By Austin Nolen
The Poor People’s Economic Human Rights Campaign filed a First Amendment lawsuit today against the City of Philadelphia. American Civil Liberties Union attorneys will represent the claimants in this case.
PPEHRC claims the city violated their rights by refusing to grant a permit for a march down South Broad Street during the Democratic National Convention.
In the complaint, filed in U.S. District Court, attorneys assert that the City has denied permits for marches in Center City between 3pm and 6pm during the Convention. Yet the City frequently closes Center City streets during these times for non-political events.
The ACLU for this reason claims a ban on protest permits during this specific time discriminates against protesters and violates the First Amendment.
According to ACLU of Pennsylvania Deputy Director Mary Catherine Roper, “Protest should be as visible during this Convention week as the party politics are,” not relegated to FDR Park in South Philly.
The City Managing Director’s Office initially denied PPEHRC’s permit because it would “unnecessarily interfere” with traffic and because another group had already reserved the same route on the same day.
However, according to Roper, the ACLU is unaware of any other protest scheduled at the same time and location as PPEHRC’s.
City officials also initially banned any marches on South Broad Street during certain hours. They later rescinded the Broad Street ban, but kept restrictions against marches in Center City at between 3pm and 6pm.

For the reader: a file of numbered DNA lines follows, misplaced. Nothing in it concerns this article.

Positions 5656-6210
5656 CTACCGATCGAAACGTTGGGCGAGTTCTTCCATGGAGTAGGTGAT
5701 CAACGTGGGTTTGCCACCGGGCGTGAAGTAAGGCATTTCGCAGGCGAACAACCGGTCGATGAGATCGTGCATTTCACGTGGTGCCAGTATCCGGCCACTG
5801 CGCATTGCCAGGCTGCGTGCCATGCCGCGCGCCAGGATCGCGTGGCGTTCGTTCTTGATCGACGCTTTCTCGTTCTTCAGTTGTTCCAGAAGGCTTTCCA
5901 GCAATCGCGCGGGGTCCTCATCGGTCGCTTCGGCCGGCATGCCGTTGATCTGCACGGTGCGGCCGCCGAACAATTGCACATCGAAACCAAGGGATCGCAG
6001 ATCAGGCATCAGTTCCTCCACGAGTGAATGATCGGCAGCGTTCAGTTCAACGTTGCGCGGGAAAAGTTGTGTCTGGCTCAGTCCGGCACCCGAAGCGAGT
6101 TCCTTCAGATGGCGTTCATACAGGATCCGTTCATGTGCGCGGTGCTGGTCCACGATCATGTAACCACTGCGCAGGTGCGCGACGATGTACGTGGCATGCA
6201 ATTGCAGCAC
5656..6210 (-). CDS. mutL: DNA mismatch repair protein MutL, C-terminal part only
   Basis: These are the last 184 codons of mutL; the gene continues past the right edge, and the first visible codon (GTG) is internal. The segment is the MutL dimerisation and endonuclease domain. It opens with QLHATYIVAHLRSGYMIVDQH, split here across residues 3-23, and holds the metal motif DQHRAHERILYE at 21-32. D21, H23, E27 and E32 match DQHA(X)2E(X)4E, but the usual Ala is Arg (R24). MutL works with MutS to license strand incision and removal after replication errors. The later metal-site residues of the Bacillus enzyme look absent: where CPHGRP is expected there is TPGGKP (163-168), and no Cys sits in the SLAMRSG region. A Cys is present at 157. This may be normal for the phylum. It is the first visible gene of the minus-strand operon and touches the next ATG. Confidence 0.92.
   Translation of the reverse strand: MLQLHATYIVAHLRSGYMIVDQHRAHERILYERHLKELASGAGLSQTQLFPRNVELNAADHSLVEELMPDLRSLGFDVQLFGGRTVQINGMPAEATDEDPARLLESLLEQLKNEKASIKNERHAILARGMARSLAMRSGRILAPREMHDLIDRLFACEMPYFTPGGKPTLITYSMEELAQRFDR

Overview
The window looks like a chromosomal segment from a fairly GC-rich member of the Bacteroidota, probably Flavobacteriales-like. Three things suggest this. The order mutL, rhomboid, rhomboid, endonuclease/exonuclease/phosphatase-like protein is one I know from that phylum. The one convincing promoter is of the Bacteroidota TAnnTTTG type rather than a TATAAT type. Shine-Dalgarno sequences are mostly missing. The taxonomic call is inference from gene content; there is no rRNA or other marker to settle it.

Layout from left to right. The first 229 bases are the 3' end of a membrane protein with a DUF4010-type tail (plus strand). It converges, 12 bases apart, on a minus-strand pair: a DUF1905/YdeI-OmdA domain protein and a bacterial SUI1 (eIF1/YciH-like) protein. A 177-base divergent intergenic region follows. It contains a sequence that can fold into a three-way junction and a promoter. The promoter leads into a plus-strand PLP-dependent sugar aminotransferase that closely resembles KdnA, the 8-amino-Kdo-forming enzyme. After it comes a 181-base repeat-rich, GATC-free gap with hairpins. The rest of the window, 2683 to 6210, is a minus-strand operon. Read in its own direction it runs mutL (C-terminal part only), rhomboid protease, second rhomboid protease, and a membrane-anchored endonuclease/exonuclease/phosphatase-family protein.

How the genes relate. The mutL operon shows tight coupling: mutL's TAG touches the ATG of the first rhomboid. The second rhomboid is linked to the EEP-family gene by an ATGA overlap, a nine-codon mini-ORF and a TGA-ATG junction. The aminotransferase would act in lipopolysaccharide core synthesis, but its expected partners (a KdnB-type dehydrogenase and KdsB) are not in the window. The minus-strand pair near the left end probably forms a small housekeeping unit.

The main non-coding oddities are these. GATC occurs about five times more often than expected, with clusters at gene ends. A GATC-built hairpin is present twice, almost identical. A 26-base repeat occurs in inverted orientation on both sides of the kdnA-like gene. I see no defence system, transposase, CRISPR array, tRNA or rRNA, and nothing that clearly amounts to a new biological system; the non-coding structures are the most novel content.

This is not the first time First Amendment concerns have been raised in anticipation of the 2016 Convention.
The City has yet to grant demonstration permits to some groups months after they’ve applied. Roper expressed concern over the fact that the City has taken such a long time to grant or deny these permissions.
An attorney with Philadelphia’s Law Department attributed the delay to “deficiencies” in the permit applications. The City must resolve these deficiencies before granting the permits.
The City under normal conditions doesn’t require demonstrators to apply for permits at all. The ACLU claims City officials have yet to confirm this policy will hold during the Convention.
Mayor Jim Kenney told the Philadelphia Inquirer that protesters who have not obtained permits would “probably not” be arrested.
Relatedly, the Secret Service will build a fence between FDR Park and the Wells Fargo Center where most Convention-related activity will take place.
A Secret Service spokesperson declined to provide the Inquirer with details about this fence, but claimed it won’t break the line of sight between FDR and the Fargo Center.
Roper said the ACLU will file a motion to expedite the lawsuit by the PPEHRC against the City. She believes that the court will issue a final ruling before the convention begins on July 25th.
A spokesperson for the city declined to comment on the lawsuit and was not immediately able to respond for a request for comment on permit issues more generally.
View the complaint in Poor People’s Economic Human Rights Campaign v. City of Philadelphia and the letter denying PPEHRC’s permit application below:
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